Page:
Article: Friends Feared New Clinton Bimbo Eruptions

Jun 1, 2008 5:18pm

ABC News’ Tahman Bradley Reports: Former President Bill Clinton’s office moved swiftly to discredit a spicy profile story in the June edition of Vanity Fair written by Todd S. Purdum. Clinton’s office distributed a memo to reporters Sunday calling Purdum’s 9,600 word article "journalism of personal destruction at its worst."

Purdum, a former White House correspondent for the New York Times, cites anonymous Clinton aides, past and present, who paint a portrait of an undisciplined, sometimes reckless man trapped in a vacuum of self indulgence.

Read the story HERE.

Purdum writes that four former Clinton aides told him about 18 months ago that one of Clinton’s former assistants grew very concerned about the number of tabloid reports concerning the former president and women. The former assistant said "he felt compelled to try to conduct what one of (the) aides called an "intervention," because he believed "Clinton was apparently seeing a lot of women on the road," according to the article.

Arguing the master has lost his groove — his world famous political touch — during the eight years he’s been out of office, Purdum quotes another senior aide who he says is part of a group of friends who worry Clinton has never been the same since heart surgery in 2004.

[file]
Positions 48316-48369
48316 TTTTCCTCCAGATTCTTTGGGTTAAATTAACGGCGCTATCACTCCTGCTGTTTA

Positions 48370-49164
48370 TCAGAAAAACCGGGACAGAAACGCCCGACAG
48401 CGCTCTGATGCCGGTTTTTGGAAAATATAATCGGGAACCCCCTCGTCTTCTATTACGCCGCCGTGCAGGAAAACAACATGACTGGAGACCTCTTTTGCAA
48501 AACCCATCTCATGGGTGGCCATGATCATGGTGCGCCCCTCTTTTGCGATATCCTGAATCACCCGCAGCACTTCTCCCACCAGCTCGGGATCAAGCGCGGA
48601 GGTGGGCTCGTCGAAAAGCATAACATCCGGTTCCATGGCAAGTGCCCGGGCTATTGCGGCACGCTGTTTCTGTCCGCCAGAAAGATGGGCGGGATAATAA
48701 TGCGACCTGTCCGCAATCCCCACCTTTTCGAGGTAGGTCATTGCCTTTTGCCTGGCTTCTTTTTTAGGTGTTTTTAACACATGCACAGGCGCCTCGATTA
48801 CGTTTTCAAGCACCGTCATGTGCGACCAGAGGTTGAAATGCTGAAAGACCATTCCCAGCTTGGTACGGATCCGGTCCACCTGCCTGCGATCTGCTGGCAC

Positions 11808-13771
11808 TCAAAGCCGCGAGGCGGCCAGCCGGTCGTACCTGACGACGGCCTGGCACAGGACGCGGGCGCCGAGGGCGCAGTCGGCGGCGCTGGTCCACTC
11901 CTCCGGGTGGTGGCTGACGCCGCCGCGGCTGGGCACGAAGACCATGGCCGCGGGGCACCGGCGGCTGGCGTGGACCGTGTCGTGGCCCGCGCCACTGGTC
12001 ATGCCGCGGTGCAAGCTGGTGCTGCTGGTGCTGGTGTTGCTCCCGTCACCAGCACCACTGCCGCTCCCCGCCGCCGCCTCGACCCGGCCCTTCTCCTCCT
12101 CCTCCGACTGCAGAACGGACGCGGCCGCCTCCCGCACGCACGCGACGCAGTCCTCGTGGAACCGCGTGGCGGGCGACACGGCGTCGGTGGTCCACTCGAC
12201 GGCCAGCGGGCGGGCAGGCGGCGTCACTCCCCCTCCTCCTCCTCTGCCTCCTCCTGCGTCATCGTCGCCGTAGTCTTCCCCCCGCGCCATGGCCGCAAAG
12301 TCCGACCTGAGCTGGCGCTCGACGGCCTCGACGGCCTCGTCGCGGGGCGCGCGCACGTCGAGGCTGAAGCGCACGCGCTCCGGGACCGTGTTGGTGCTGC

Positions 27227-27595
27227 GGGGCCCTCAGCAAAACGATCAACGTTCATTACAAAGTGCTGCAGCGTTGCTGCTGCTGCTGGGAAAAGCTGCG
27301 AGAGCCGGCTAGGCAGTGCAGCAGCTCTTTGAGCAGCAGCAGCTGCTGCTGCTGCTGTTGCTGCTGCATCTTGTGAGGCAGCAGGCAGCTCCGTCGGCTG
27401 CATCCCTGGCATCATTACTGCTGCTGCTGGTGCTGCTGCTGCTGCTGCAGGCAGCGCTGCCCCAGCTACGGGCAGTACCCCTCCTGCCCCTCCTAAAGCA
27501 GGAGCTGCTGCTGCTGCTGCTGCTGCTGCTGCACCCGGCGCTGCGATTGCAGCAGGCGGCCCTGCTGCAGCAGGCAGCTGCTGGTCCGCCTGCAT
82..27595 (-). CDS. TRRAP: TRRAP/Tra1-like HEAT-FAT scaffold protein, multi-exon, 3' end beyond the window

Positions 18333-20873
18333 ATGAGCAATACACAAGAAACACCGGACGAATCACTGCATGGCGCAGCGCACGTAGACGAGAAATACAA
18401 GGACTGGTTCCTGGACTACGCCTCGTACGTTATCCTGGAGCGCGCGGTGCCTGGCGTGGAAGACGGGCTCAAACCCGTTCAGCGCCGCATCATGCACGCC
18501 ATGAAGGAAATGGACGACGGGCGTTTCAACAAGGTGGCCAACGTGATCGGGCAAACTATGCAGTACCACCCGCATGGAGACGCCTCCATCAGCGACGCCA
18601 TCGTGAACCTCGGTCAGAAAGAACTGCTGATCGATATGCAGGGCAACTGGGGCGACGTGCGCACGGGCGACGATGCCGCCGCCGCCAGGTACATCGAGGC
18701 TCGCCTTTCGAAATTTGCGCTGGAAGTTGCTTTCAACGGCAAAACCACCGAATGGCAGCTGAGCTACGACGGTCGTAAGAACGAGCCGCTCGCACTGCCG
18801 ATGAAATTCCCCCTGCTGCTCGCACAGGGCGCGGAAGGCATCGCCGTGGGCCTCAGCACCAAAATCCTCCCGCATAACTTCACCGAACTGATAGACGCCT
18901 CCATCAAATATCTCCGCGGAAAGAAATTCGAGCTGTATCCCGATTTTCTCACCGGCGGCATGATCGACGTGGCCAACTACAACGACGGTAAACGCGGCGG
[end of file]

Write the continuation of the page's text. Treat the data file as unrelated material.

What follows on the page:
"There seems to be an abiding anger in him, and not just the summer thunderstorms of old. He has been called into question repeatedly by top staff. The fact is, you can only weigh in so often on this stuff. It’s just a huge force of nature," says the source, according to Purdum.

The choice of business associates and the close friends Clinton now keeps are perhaps the greatest concern of the aides, Purdum writes. "Butt boy" Doug Band, a counselor to Clinton, has been said to rub people the wrong way, according Purdum’s sources.

Maggie Williams, former White House chief of staff to Sen. Hillary Clinton, D-N.Y., who now serves as Mrs. Clinton’s presidential campaign manager, left her job in the Clinton Foundation partly because of Band, writes Purdum.

Then there’s Ron Burkle, a California billionaire and Clinton business partner, who has investors that include an entity connected to Sheikh Mohammed bin Rashid al-Maktoum, ruler of Dubai.

Clinton’s office argues the article features "past attacks" and fails to mention the global humanitarian work done by the Clinton Foundation.

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